Many companies have extremely loyal relationships with their IT solutions providers, which is great. However, they often don’t think about what life would be like without this provider. In the 22 years that we’ve been in business, too often we’ve seen a company come to a standstill because they lost their software support provider. This could be due to someone who relocates, has opted to do something else, retires or can no longer handle the workload. It can also happen when a company engages with a company who does not have the depth of support, or who may get bought out by another organization. What’s even worse than losing your support, is not having another support channel to go to.
Ransomware malware has become very prevalent in today’s cybersecurity landscape, but that doesn’t mean small businesses are protecting themselves from a potential ransomware attack or even know it’s a possibility. Often, users recognize a ransomware threat after it’s too late. According to the Verizon 2015 Data Breach Investigations Report, 23 percent of businesses that receive phishing emails open them, and 11 percent click on the attachment.
Employees can be one of your biggest business security risks. There is no foolproof prevention method for human error, and this is why employee mistakes are one of the most common causes of a security breach. So what can you do to prevent it? Well at the very least you need to include policies in your employee handbook, and ensure your employee reads through it and signs off on agreeing to follow them. Having measures in place drastically reduces the chances of a security breach. Here are four areas to keep in mind when developing your own.
If you’ve s been using QuickBooks for your business, you know it’s a great entry-level accounting solution. However, as your business grows, QuickBooks may not be able to keep up. There are signs you've hit your limits with your current systems and when those start to occur, its likely your future growth will be held back until you step up to a more comprehensive business management solution. In a series of blogs over the next few months, we’ll go over the different signs.
Business Email Compromise: Scams that trick executives, employees, and clients into transferring company funds to a criminal accounts.
There are numerous types of malware out there, but one really bad one is ransomware. While this destructive software has been around for a while, a newer, more dangerous upgrade called Chimera was recently discovered.
It wasn’t too long ago that general ledgers and other financial data were kept by hand in notebooks or in simple spreadsheets on the computer. Basic accounting software soon followed, much to the pleasure of accounting departments everywhere. QuickBooks was among the leaders to capture the accounting software marketplace and is used by many small businesses today. While QuickBooks is great entry-level accounting software, it has its limitations and these limitations may now be hindering your overall business efficiency, profitability and growth.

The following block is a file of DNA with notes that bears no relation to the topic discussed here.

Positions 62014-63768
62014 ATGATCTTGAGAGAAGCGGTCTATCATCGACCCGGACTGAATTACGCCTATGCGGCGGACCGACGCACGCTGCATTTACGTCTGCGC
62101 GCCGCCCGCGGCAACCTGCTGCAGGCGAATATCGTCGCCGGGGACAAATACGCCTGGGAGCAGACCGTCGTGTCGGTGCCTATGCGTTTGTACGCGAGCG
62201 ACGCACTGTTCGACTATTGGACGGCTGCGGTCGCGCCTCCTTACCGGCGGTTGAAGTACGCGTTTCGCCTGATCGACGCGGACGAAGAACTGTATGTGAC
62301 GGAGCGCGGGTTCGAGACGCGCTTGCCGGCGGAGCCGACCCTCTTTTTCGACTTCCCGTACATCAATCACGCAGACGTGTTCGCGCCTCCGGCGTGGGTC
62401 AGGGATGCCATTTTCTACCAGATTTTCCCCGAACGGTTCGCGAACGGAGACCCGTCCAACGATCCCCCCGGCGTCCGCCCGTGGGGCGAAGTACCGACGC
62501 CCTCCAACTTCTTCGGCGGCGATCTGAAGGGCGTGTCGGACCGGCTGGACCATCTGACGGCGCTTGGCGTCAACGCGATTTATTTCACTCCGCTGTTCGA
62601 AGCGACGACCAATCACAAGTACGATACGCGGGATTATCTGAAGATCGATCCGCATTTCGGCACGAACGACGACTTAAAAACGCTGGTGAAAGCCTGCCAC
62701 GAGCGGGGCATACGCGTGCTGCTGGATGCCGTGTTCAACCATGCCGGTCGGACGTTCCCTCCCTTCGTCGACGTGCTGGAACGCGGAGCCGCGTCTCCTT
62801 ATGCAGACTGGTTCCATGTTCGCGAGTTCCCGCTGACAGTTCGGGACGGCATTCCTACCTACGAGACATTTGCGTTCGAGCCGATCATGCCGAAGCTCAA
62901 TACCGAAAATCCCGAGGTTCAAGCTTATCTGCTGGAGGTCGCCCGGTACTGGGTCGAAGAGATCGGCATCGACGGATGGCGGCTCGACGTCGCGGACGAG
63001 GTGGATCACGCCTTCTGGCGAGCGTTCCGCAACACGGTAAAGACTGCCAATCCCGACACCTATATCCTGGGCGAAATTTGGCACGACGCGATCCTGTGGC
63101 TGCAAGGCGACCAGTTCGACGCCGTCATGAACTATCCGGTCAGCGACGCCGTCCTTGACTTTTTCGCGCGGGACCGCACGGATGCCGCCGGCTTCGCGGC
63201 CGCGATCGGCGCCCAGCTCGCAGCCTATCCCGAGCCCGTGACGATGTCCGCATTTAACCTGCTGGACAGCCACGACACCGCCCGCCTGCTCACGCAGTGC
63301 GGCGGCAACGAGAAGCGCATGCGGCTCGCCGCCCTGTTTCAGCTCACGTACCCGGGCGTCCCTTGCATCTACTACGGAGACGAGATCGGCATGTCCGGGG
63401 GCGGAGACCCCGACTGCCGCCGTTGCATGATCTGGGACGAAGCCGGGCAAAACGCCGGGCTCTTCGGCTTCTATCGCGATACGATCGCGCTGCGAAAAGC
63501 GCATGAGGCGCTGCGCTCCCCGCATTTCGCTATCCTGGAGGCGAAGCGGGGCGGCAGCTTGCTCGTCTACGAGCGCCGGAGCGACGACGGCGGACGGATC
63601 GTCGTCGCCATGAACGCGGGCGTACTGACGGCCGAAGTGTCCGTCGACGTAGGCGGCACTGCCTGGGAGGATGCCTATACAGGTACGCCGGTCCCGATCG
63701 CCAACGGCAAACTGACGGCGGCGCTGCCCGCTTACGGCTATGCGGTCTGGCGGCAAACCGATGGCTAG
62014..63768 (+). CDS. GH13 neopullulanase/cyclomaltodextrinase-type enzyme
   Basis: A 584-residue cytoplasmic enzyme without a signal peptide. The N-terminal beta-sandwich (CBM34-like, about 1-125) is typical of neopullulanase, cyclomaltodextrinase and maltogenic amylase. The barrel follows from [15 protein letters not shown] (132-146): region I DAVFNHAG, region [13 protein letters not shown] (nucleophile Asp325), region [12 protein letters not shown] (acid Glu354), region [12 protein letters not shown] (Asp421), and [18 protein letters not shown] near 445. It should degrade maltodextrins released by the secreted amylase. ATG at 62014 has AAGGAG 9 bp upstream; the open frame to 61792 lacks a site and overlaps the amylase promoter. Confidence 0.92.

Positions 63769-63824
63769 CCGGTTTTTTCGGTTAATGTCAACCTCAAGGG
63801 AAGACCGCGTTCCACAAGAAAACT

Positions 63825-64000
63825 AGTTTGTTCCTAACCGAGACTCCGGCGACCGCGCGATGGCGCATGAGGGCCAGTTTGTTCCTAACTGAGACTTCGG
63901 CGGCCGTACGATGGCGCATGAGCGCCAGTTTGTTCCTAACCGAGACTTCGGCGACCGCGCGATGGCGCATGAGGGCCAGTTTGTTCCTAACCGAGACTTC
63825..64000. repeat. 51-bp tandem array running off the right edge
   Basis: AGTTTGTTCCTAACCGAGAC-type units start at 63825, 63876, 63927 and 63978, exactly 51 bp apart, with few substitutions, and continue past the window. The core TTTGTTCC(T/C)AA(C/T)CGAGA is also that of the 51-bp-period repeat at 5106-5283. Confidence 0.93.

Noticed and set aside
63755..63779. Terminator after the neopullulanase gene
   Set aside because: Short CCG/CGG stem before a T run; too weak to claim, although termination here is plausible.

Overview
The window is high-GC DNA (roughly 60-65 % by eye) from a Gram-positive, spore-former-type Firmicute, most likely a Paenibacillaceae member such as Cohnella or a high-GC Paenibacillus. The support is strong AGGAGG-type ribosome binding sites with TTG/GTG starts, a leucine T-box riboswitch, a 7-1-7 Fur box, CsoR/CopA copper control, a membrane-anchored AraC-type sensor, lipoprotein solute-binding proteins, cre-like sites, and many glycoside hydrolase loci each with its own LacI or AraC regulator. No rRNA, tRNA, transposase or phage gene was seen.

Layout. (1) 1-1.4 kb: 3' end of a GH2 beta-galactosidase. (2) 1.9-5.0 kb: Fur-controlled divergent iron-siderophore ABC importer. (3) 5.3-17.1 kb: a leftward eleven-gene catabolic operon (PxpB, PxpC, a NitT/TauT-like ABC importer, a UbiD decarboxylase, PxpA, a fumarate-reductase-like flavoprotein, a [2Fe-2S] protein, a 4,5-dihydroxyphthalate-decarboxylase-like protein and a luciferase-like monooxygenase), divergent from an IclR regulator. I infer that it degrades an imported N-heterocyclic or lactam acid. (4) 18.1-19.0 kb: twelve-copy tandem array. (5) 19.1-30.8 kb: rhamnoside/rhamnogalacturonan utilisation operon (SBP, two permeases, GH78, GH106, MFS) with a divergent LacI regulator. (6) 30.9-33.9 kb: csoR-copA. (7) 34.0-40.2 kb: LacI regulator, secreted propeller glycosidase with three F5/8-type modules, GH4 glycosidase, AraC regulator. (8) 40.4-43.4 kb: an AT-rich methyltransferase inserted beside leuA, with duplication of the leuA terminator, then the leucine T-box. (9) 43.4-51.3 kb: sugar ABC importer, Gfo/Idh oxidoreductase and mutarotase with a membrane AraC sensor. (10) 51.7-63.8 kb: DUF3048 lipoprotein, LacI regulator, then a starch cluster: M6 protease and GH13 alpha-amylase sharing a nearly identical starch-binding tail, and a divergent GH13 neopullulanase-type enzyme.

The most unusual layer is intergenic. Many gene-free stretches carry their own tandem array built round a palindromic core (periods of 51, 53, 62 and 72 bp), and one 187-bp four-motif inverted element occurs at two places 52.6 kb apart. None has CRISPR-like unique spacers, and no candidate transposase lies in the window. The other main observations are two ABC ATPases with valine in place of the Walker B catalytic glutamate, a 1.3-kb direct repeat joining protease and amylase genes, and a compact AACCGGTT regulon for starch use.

If you're considering transitioning your business to the cloud, have you considered the security of the platform? While providers would like us to believe that the friendly fluffy cloud image used to market the service means it is automatically secure, the truth is that the reality is far different. Just ask one of the nearly seven million Dropbox users who had their accounts hacked. This is not meant to scare you, but only to make you aware that having secure cloud measures needs to be taken seriously – especially if you're a business owner. To help you take the correct precautionary measures as you transition to the cloud, we've put together a list of actions you can take to ensure cloud security.
When you started your business, everyone was probably working in the same room – or at least the same building. Collaboration was a given, and communication didn’t need much support. As your business grows, a more dispersed workforce needs help to keep them connected. Dynamics NAV can provide the foundation to share the information across departments that keeps employees working in synch.
FILESTREAM is a great feature of SQL Server. It alleviates some of th eproblems of storing large unstructured data files such as documents, PDFs, and images, (BLOBs) in a structured database. It is very easy to enable FILESTREAM on a database/table when you are creating them. Most of us, however, get to inherit these things and then are then told to "fix it."
When initially presented with the problem, I searched the Internet for a solution and could not find something that is complete, so after a lot of tinkering with different things found online, and some help from a colleague, I came up with these steps to follow to enable FILESTREAM on an existing database and then convert an existing BLOB table into a FILESTREAM table.
There are three steps needed to enable FILESTREAM on the database. You need to turn on the FILESTREAM feature on the instance, turn on the feature on the database, and then let the database know where to store the data on the file system